Politics, lest we forget, is the art of deception. While the saffronwallahs seemed to be lunging at the throats of the Congress topiwallahs over the WikiLeaks exposures in Parliament, there was actually a wellspring of camaraderie in the back room. It started with LK Advani writing a letter to Sonia Gandhi, expressing his regret over the black money issue after the Congress president had raised questions about the charges levelled at her in the report of the task force set up by Advani. The process continued with the prime minister using an Urdu couplet in the course of the WikiLeaks debate and Sushma Swaraj finding it “charming”. In the end, the Bharatiya Janata Party even went to the rescue of the government during the vote on the pension bill. Pranab Mukherjee, the leader of the Lok Sabha, sent a thank-you note to both Swaraj and Advani. Incidentally, it was the same day that the PM took on the BJP and Advani together.
Speaking of deception, the Uttarakhand CM, Ramesh Pokhriyal Nishank, seems to have made his own contribution to that art recently. Under threat from within the BJP in poll-bound Uttarakhand, Nishank recently circulated an interview published by a leading newspaper as testimony to his good work. The interview was sent to the top BJP leadership and those managing the party affairs of the hill state. However, a closer scrutiny revealed that the interview was an ‘advertorial’, each word having been paid for by the Uttarakhand government. Nishank’s detractors within and outside the BJP are now accusing him of being economical with the truth.
Something is burning
The heartburn in the ministry of external affairs is getting so intense that it may soon be possible to sniff it out. The big guns — SM Krishna, E Ahmad and Preneet Kaur — do not take kindly to the pace at which the foreign-secretary, Nirupama Rao, reacts to every foreign policy issue. Be it Libya or Japan, the agile Rao tweets much ahead of her political masters. Even the MEA spokesperson gets beaten at times. But Krishna is said to be in a dilemma over communicating his reservations to top ministry officials. Till then, it is happy tweeting for Rao.
The acquired habits of ministers in the Union parliamentary affairs ministry are generating a lot of interest in Congress circles. Ashwani Kumar, minister of state, seems to be so loyal to the PM that he is believed to often forego his morning meetings with the presiding officer of the Rajya Sabha to be in the PM’s chamber. V Narayanswamy is a frequent visitor to temples and mutts across the country. His favourite is a particular Hanuman temple on New Delhi’s Tughlaq Road. The temple is close to the residence of the Rashtriya Lok Dal MP, Ajit Singh. A Congress MP was recently heard saying that if Narayanswamy paid a few visits to Singh as well, some of his floor management problems would be solved.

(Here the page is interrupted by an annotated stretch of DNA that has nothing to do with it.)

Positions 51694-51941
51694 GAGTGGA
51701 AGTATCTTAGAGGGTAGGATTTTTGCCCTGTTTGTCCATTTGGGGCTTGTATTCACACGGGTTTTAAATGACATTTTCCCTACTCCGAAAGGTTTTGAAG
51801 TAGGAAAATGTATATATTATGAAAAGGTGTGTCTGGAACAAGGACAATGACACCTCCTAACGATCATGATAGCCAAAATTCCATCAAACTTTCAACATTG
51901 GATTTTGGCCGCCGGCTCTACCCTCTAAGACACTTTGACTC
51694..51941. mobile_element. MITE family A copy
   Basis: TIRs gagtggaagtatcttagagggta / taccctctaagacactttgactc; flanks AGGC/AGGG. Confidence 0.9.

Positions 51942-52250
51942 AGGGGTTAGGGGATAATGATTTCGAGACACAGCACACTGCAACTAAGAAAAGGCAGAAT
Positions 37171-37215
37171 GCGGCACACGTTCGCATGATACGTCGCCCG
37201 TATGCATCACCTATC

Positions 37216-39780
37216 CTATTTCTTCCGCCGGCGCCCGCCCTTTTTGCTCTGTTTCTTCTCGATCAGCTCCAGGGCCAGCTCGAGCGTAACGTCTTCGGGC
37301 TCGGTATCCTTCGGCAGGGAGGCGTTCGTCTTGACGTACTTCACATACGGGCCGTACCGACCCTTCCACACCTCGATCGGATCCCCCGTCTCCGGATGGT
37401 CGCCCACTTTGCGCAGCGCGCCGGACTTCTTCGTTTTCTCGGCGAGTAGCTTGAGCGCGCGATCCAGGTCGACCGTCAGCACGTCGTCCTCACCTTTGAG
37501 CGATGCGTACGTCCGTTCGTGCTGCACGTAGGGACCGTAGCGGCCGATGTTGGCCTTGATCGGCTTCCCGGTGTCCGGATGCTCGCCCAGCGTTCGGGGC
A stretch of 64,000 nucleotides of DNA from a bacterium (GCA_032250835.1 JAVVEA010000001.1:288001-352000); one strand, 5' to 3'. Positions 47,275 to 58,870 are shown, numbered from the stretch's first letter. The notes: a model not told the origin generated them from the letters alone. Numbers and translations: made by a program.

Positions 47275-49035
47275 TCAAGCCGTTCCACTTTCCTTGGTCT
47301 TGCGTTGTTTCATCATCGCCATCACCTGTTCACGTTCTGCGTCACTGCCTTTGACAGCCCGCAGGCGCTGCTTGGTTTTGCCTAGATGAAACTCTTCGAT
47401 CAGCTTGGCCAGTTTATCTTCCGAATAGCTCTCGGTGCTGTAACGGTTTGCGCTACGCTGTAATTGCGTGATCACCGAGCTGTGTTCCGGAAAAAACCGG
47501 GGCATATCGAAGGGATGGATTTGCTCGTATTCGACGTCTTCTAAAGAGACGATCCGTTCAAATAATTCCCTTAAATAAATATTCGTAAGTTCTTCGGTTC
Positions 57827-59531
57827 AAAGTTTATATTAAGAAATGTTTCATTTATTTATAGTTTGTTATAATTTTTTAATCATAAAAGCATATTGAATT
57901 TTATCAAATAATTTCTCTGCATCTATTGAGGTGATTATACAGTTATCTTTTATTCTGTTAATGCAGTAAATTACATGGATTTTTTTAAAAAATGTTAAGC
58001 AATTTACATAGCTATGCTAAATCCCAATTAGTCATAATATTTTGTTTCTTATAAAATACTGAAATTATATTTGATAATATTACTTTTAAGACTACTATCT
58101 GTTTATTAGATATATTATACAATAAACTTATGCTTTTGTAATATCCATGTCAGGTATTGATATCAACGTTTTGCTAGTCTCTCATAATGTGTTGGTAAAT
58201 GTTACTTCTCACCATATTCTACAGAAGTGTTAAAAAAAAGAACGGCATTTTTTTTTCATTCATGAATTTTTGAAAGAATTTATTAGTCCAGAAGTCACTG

The Left has consistently opposed an increase in funds for the MPLAD, and there was little change in its attitude when the government recently hiked the allocation from Rs 2 crore to Rs 5 crore. However, when Pranab Mukherjee was replying to the Rajya Sabha on the supplementary grants, the CPI(M) politburo member, Sitaram Yechury, got curious. He wanted to know whether the increase would be implemented with retrospective effect. Pranabda quickly pointed out that the hike would set in from April 1 this year. For Satish Mishra, the Bahujan Samaj Party MP, the date had its own import. He jokingly remarked that one could only hope that the government’s announcement does not end up as an April Fool’s day joke.
There’s no keeping down Murli Manohar Joshi. He surprised many politicians recently by highlighting the poor conditions prevailing in Bihar while criticizing the Nitish Kumar-led government during the budget session in the Lok Sabha. Joshi’s tirade forced some parliamentarians to wonder whether he had forgotten that Bihar was ruled by the National Democratic Alliance. Many in the party, however, are getting used to expecting same-side goals from Joshi. Even as chairman of the public accounts committee, Joshi had been critical of the BJP-ruled states while pointing out the fallacies of the Central government.
Keep it simple
There are a few men who truly follow their leaders. One such individual is Sonia Gandhi’s political secretary, Ahmed Patel, who appears to have taken Madam’s austerity drive to heart. The wedding of Patel’s son, Faisal, to the daughter of a well-known Kashmiri hotelier set an example of sorts. Although considered to be the wedding of the season, very few managed to get an invitation to either the nikah ceremony or the dawat-e-walima. Patel’s penchant for keeping a low profile meant that the celebrations were muted. Invitations, of course, were sent out to the AICC chief and the prime minister, but they did not bear Patel’s name. His daughter and son-in-law were named as the hosts. The only extravaganza was, reportedly, the groom’s sherwani, created by Tarun Tahiliani, and the bride’s lehenga, designed by Rohit Bal.